Framing basement walls is the first phase of learning how to finish a basement. I do love the smell of lumber dust on a cool fall morning.
Don’t worry, it’s not as hard as it looks, but it’s one of the steeper learning curves. Once you get the basic concepts down it’s just rinse and repeat.
Some of the more intimidating steps are just leading up to the actual framing.
I had never used a framing gun, an air compressor, a chop saw or any of those tools before so most of my time spent initially was just learning how to set those up and use them properly. I’ve divided the posts for wall framing into two sections.
Framing Basement Walls – First Things First
Start here, hopefully this has answers to all of your pre-framing wall framing questions. You don’t need any of the big boy tools to build one or two walls, you can start this weekend and be done the next.
One Small Wall – You just need a little wall and you don’t want to wait. No sweat, I get it. I needed one too. Here’s a basic, low cost way to start learning how to frame basement walls.
Permits and Inspections – Have you been holding off because of permit questions, maybe this article will put your mind at ease.
Buying Lumber – Not really sure how to buy wood? Weird right? But true, I didn’t know either. I wrote everything down and took some pics, check it out.
Existing Basement Wall Insulation – Keep it up or remove it before framing your basement? You can’t really start until you decide so might as well give this article a gander.
Design Your Finished Basement - All about planning your rooms – get out your crayons and your pencils or better yet, do it on a computer. It’s work, but it’s fun, you need to plan your basement walls. I walk you through it and show my exact basement design.
How to Frame Your Basement Walls
Taking the big plunge, getting a boat load of lumber delivered, having your permits, using some kick-ass tools, full-on basement framing nirvana!!
How to Build a Wall – Framing a wall on the ground and then lifting it into place seems to makes sense but ultimately it’s the slow and hard way to do it for a basement project. See why framing a wall in place is really the best way to do it.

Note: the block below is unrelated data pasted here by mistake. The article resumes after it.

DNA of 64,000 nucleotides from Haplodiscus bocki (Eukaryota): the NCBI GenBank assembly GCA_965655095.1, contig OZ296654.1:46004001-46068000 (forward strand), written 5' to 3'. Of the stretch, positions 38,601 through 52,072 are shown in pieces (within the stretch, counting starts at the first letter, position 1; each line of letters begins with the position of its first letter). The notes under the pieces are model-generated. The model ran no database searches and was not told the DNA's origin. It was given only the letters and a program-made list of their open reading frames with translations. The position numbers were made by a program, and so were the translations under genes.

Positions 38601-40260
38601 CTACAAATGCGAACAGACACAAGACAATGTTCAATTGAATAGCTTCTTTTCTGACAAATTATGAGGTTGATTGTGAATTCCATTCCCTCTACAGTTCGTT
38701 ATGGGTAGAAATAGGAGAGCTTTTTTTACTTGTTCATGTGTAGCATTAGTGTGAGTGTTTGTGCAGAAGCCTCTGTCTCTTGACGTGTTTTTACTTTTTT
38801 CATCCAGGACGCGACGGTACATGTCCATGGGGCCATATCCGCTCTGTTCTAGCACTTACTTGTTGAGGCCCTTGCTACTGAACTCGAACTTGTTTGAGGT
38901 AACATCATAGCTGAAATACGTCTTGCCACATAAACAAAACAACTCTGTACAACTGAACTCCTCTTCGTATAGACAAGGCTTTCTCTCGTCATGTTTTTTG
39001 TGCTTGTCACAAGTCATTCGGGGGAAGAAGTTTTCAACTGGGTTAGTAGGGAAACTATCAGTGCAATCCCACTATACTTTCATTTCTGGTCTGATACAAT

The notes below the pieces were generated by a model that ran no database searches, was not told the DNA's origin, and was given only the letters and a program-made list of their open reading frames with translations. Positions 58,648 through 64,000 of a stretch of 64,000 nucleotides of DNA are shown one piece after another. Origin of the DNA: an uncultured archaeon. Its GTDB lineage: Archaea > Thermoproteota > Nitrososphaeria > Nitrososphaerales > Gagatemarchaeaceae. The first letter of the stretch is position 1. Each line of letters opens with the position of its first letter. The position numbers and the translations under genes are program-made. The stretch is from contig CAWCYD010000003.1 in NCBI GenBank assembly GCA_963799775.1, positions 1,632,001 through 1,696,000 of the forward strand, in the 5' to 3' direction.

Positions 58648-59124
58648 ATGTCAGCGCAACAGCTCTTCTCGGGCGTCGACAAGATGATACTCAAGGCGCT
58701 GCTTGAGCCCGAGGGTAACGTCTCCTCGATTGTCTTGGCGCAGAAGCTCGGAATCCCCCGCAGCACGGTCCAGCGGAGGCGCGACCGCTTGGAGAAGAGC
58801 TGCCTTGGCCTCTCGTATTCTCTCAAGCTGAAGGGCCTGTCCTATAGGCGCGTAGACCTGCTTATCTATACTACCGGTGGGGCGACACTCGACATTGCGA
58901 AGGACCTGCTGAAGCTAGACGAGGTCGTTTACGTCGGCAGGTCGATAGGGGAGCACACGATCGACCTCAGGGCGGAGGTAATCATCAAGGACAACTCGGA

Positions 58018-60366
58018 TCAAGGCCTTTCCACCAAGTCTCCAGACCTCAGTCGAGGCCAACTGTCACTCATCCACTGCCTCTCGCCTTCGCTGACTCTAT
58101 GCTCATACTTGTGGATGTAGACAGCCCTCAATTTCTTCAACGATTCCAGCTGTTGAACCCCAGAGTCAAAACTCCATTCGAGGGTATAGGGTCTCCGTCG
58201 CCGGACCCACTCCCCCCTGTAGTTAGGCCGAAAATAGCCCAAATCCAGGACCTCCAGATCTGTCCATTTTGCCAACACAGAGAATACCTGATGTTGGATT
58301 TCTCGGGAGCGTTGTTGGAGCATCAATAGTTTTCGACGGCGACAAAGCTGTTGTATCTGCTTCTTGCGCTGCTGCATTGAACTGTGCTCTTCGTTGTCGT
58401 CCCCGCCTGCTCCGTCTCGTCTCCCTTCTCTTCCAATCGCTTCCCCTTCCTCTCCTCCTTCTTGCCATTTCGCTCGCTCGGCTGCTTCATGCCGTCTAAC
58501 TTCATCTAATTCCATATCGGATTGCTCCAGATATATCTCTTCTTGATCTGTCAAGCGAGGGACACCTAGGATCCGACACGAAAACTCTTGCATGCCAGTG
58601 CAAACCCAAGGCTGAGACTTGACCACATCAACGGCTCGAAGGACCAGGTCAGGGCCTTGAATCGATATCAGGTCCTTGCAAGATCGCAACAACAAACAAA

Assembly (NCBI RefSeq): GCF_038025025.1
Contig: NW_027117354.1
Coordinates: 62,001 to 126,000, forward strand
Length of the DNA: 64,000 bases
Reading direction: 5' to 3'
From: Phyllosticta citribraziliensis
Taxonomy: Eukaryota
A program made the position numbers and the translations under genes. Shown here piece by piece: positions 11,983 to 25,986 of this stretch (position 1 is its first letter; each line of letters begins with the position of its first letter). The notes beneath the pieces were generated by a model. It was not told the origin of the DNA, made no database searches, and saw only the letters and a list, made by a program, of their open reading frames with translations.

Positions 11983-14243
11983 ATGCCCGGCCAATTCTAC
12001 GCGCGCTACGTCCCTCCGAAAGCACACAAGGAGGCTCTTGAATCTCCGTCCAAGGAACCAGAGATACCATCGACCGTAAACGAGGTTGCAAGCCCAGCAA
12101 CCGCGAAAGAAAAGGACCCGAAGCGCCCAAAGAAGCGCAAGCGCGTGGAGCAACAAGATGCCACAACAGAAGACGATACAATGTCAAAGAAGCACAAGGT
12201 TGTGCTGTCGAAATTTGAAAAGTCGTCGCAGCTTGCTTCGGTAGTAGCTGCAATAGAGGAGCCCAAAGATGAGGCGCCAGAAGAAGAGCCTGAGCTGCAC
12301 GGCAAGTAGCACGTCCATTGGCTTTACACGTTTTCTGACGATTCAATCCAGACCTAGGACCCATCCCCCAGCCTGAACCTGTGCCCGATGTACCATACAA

Installing Wall Blocking – What is blocking and why you’ll definitely need some when you go to frame your basement walls. This seems simple now, but when I was just starting this blocking stuff was hard to grasp. Hopefully this post will help you understand the concept of blocking.
Concrete Guns – (aka masonry guns, aka KaBoom!) – Ummmm Scary? Not really, this article tell you why you need one. Securing a framed wall to the concrete floor has never been more fun.
How to Cover Basement Poles - Basement poles are unsightly but with a little forethought you can take advantage of this design challenge. Start with a good design and proper framing.
Framing Around Duct Work – Building a soffit (framing for your ductwork) is a bit more advanced than just putting up four walls and a door for a room. The precision is important if you want it to look good in the end. It took me about two weekends to get right, but the feedback I got was really great and I solved a noisy pipe problem along the way.
Framing for Basement Doors – At some point in your wall you’re going to want to have a door. Trust me, I tried busting through a wall like the Kool Aid guy once in college, it’s not as fun as it looks on t.v.
Framing Basement Windows – How do you frame around those short little basement windows? That’s what you’re wondering right? I was. I gotcha covered. It’s easier than you think but it is a pain if you frame them wrong.
Fire Blocking – What the heck is fire blocking? How do you fire block. These answers plus the I reveal the previously unknown 9th wonder of the world.
Register Extensions – Until you get to this part of framing your basement this will make almost no sense But… when you get there, come back here and read this. This took me 3 days to figure out, you can do it in one!
Once you’ve got framing about 25% complete you should stop and take some time to think about your electrical plan. You’ve probably got long extension cords all over the place by now, so you can watch TV or listen to the radio while you work. I had an extra fridge so I had it plugged in to keep my beers cold. The one little plug down there was really taking a beating.
Take a few weeks to learn and try out electrical wiring. The electrical phase won’t affect your framing design to much but it will give you a couple of ideas and answer a few questions. Check out the electrical section.
Framing can also affect your drywall phase, be sure to get a brief overview of installing drywall before you start.
Sorry this section isn’t completely “framed out” yet but I’ll have the remaining articles and videos up soon. In the mean-time if you have a question feel free to email me or leave a comment. I’m happy to answer it.
Cheers – Jason
More Frame-Worthy Articles: